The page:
Sometimes the placards along the paths at Chickamauga Battlefield just aren't enough.
Members of the Chickamauga Study Group came from as far away as Ohio and Illinois for a weekend of intense focus on the route of Confederate Gen. Braxton Bragg.
David Powell started the Chickamauga Study Group seven years ago. He is the author of "Chickamauga Maps" which chronicles a month of troop movements in 320 pages.
"I think for a lot of people it doesn't really come alive until you've been to a place," said Mr. Powell, a Chicago resident. The group visited Lee and Gordon's Mill, Chattooga Academy and other sites around Walker and Catoosa counties Friday. The tour continues today.
Jim Ogden, historian for the Chickamauga and Chattanooga National Military Park, began the tour by describing Gen. Bragg's circumstances on the south side of the Tennessee River in September of 1863. The Cumberland Mountains blocked his scouts' view of the Union Army, his commanders had inferior maps and units were scattered from Kingston, Tenn., to Tuscumbia, Ala.
"So now put yourself in the mindset of Braxton Bragg," Mr. Ogden said before sending the group to the tour bus. "You're confused and you don't know what's going on."
Mr. Ogden said the park sees plenty of Civil War and college groups each year, but the Chickamauga Study Group is unique.
"They really are here trying to further their already considerable knowledge about the battle or campaign," he explained.
Don Barnes flew in from Chicago for the event. He and a friend often travel to Gettysburg and other battlefields to take "deep dives" into specific topics. When they heard about the Chickamauga group online, they decided to dive in.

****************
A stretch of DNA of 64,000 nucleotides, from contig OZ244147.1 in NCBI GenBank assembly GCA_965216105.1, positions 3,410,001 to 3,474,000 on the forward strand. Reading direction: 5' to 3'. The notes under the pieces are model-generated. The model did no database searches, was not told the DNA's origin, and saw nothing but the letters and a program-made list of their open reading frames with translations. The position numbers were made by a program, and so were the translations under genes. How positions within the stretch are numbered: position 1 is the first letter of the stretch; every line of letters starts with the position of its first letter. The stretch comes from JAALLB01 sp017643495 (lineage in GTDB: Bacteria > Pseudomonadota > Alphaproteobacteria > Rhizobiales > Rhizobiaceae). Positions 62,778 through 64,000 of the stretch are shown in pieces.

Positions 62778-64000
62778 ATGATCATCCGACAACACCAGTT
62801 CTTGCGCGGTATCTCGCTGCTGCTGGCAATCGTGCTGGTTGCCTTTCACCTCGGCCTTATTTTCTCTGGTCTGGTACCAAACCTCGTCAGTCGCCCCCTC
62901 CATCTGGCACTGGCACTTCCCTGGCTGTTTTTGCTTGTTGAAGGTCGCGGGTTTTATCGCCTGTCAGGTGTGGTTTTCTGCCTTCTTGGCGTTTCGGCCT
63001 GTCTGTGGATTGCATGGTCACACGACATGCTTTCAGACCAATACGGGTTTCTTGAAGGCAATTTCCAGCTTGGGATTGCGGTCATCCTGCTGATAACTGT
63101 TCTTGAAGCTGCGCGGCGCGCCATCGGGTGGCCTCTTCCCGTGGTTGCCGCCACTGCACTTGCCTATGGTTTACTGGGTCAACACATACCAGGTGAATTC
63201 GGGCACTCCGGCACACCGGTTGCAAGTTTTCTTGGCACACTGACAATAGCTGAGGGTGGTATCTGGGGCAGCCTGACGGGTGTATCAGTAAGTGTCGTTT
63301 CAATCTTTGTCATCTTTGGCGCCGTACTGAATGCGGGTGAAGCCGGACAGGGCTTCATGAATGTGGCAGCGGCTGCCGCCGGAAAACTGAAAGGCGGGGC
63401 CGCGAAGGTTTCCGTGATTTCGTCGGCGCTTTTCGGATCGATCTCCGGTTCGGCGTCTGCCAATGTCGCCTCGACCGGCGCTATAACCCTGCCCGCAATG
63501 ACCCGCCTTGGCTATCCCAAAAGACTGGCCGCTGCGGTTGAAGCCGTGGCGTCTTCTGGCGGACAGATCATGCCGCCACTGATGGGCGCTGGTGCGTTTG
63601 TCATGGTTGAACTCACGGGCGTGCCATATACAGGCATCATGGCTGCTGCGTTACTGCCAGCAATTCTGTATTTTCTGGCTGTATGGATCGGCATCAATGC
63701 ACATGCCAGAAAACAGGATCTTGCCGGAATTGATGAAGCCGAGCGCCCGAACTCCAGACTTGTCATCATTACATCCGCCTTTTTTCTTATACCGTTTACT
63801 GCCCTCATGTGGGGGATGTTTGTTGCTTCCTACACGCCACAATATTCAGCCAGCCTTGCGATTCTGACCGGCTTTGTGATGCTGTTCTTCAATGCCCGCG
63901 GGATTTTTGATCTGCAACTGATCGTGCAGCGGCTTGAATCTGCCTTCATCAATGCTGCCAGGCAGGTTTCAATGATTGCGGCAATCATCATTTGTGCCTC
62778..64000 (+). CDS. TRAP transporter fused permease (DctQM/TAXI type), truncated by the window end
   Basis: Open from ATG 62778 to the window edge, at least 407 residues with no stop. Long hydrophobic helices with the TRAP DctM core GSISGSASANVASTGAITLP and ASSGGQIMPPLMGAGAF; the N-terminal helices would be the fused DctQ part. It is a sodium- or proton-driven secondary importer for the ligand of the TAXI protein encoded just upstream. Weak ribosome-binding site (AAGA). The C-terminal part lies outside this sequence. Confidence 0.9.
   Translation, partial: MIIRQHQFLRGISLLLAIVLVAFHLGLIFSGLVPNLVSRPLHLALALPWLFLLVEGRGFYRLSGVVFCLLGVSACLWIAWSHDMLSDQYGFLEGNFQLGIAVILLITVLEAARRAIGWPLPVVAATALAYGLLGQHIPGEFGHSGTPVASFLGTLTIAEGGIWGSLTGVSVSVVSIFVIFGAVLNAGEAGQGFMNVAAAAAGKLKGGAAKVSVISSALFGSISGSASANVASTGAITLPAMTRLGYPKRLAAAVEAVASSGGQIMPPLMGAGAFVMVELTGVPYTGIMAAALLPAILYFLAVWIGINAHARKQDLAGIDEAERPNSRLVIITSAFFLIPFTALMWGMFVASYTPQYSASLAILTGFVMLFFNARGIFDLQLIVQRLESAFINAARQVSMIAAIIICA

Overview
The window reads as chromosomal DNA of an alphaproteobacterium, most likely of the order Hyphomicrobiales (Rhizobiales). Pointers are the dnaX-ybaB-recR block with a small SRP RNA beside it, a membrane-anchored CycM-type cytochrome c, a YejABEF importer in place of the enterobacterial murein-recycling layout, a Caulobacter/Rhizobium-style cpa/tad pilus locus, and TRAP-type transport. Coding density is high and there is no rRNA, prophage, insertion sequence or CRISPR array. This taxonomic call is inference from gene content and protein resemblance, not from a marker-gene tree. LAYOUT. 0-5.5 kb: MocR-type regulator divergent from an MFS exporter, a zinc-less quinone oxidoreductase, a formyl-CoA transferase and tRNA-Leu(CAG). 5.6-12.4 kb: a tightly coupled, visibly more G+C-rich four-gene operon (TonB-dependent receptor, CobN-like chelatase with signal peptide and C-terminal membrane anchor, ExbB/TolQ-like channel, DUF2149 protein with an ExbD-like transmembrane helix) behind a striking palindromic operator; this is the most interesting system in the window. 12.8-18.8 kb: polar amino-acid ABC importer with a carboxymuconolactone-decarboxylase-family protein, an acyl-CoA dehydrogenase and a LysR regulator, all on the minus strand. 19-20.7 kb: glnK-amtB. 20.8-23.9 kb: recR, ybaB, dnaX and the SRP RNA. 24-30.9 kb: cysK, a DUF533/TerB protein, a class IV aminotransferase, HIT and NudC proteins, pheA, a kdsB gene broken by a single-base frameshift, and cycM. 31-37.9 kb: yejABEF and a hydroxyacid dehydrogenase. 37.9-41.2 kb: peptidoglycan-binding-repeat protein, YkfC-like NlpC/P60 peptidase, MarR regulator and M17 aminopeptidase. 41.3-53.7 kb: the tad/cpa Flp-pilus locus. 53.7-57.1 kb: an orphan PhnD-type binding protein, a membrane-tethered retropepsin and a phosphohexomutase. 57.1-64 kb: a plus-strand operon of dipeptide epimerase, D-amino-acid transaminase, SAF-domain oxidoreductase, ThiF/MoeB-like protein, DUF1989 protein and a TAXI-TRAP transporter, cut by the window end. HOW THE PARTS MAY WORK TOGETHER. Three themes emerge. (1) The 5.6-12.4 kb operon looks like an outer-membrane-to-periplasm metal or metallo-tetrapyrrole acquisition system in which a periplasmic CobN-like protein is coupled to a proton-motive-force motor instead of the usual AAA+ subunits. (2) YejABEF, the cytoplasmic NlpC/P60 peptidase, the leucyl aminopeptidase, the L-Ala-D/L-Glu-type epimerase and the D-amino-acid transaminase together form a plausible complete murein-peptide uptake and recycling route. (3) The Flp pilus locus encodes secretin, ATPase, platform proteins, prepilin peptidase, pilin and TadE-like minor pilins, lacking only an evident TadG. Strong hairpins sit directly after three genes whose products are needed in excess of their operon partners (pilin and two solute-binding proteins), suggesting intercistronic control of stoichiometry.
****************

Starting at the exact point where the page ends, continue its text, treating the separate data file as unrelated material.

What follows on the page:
"Most tours are very general," he said. "This is a chance to get in-depth on a segment."
By noon Friday, this year's trip had already changed his opinion of Gen. Bragg.
BRAGG RESERVATIONBragg Reservation on Missionary Ridge, a unit of the Chickamauga and Chattanooga National Military Park, is where Army of Tennessee commander Gen. Braxton Bragg had his headquarters during the siege of Chattanooga, October-November, 1863.Source: National Park Service
"I've always thought he was a bumbling idiot but now I know he had some intelligence," Mr. Barnes said.
Harvey Scarborough, of Ringgold, Ga., said this was his third or fourth study group and there was something new every year.
"There's so much to talk about," he said, wearing a hat with a logo reading, "I'd rather walk Civil War battlefields."
"We've been to some of these same places before but talked about different things because we were looking from a different perspective," he said.